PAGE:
Green grows the meadow. And, yellow, red, orange, and purple for that matter.
I’m pleased to write that the meadow in the upper pasture is growing well now that we added water to the equation. We found the soil too dry to support the wildflowers. We run 30 minutes of irrigation five nights a week from two commercial sprinkler heads. Because the well must pump uphill, we get about an inch a week with this watering program. We move the sprinklers around the pasture for more even watering.
Once the meadow is fully established, I hope we no longer need to water this much. We shouldn’t as the ground gets better. It was full of terrible soil, but as the meadow grows and dies and is mown late in winter/early spring, I think the soil will get better.
I walked up to the meadow and mowed a couple of paths around the space and within it. I forgot to take a photo of the two paths, but like how they look.
What I’ve noticed throughout this season is an ever-changing variety of flowers. In spring, we had crimson clover and Achillea millefolium, common yarrow, with annual poppies. Now, the meadow is full of coreopsis, cosmos–the sulphur-yellow type and the traditional pink ones–both part of an annual seed mixture, several daisy-like flowers, and gaillardia. Some of these are from the seeds I planted last fall, and others have simply come up on their own.
Unfortunately, johnsongrass, Sorghum halepense L, is another big grower in the meadow. Although this grass is ubiquitous to Oklahoma, it is not native. I’m trying to kill it, and I realize, in summer, we are in the middle of a standoff. I take my battery-operated DEWALT String Trimmer and chop the grass as far down as possible. Then, I spray the johnsongrass with glyphosate. I can hear you shudder. I normally don’t use glyphosate anywhere on my property unless I have a particular problem like poison ivy or johnsongrass. In garden beds, I’ve dug out johnsongrass roots by hand, but I can’t in this pasture. The ground is too hard, and the grass is too mighty.
The applications I made last week worked, and I have another spot I need to do this week. I’ve noticed within a couple of weeks, other seeds of flowers are sprouting and growing up through the dead grass. Note, I do not spray anything on a windy day, and I wear protective clothing. I also do the work in the morning on a hot day to avoid overheating.
One more thing, I wanted all of you to know I’m taking a social media break for a while, until Labor Day, which falls on my birthday this year. Why? As coronavirus wore on through the summer, I felt like I was craving human contact. I work from home, and I don’t get out much. I am an introvert, but I need people as everyone does. I also realized how much time social media was taking away from my real life, including writing this blog. I didn’t notice these things until we were all stuck at home, and I craved real, personal interaction with my friends and family.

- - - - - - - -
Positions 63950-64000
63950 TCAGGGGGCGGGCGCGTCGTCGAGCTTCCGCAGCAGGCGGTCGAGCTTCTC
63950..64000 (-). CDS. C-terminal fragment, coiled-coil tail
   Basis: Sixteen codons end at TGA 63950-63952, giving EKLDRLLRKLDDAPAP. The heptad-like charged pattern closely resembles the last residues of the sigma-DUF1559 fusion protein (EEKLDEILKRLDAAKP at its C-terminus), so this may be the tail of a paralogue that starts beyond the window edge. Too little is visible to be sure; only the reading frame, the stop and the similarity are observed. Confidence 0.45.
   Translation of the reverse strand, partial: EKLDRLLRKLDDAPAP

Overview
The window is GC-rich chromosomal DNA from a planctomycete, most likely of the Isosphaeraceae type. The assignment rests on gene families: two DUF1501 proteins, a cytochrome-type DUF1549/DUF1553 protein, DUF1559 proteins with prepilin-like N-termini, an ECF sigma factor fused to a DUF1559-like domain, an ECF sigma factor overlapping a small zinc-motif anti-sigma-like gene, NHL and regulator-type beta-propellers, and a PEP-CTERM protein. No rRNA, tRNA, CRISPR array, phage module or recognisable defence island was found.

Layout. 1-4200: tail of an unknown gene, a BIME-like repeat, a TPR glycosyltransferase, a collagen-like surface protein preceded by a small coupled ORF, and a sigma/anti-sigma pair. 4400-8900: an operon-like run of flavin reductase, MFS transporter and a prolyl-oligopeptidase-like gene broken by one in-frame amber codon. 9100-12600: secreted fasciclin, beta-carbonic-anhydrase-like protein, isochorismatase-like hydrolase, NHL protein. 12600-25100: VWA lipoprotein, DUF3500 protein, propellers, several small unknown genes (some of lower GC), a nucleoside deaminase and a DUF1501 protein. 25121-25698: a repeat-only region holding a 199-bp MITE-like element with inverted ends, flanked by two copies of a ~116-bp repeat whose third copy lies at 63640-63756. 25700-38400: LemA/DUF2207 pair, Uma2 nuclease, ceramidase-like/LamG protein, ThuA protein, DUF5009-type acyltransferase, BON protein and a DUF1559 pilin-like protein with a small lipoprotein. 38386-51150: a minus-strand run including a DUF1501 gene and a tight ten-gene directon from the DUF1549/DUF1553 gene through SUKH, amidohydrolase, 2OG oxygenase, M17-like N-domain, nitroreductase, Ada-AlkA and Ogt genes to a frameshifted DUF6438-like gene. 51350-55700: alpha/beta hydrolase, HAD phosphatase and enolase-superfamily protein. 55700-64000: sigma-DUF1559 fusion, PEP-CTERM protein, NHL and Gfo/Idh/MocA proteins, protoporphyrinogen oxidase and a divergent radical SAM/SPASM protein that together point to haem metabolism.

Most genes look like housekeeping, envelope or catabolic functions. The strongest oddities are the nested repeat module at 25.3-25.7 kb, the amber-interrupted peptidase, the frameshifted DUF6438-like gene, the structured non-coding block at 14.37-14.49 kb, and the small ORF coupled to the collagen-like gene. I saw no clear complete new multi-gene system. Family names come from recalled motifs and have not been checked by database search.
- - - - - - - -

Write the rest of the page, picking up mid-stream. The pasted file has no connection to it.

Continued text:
I also read Digital Minimalism: Choosing a Focused Life in a Noisy World, by Cal Newport, and it kind of blew my mind. In connection with all of this, yesterday, I deactivated my Twitter account. I was never on there anyway, and it seemed silly to keep it. Then, my youngest daughter’s Twitter account was hacked by someone, and I watched her deactivate hers.
I thought, now is the time.
Once Labor Day comes, I’ll probably keep my Facebook and Instagram, but only get on them a couple of times a week. I’ve been making plans with friends in the meantime. You know, like having coffee, safely, of course. The best way to reach me for gardening questions will be through this blog, or by emailing me at firstname.lastname@example.org. I found I couldn’t keep up with Instagram Messenger, Facebook Messenger, Direct Messages on Twitter, and my email. It was all just too much.
I’ll keep gardening. You keep gardening, and let’s chat on here instead. Many hugs to all of you!
Carol Michel and I do have a new podcast episode on the Gardenangelists. This week we talked about Agastache, Peppers, and Monarch Waystations because I finally made my entire property a Monarch Waystation through Monarch Watch. I’d already done the work. Might as well make it official.